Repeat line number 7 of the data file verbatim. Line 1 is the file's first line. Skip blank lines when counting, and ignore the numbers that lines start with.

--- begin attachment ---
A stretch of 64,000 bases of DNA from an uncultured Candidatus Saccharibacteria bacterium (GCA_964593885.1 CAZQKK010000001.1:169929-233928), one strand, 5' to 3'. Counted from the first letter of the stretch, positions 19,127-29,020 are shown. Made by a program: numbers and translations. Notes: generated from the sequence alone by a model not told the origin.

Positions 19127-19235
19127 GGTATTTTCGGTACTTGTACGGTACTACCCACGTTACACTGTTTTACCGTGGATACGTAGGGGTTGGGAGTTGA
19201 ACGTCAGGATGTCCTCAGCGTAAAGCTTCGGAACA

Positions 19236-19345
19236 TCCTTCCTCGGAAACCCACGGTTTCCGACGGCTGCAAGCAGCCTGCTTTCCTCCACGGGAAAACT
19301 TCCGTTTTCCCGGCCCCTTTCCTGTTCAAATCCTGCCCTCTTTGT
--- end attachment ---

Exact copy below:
19301 TCCGTTTTCCCGGCCCCTTTCCTGTTCAAATCCTGCCCTCTTTGT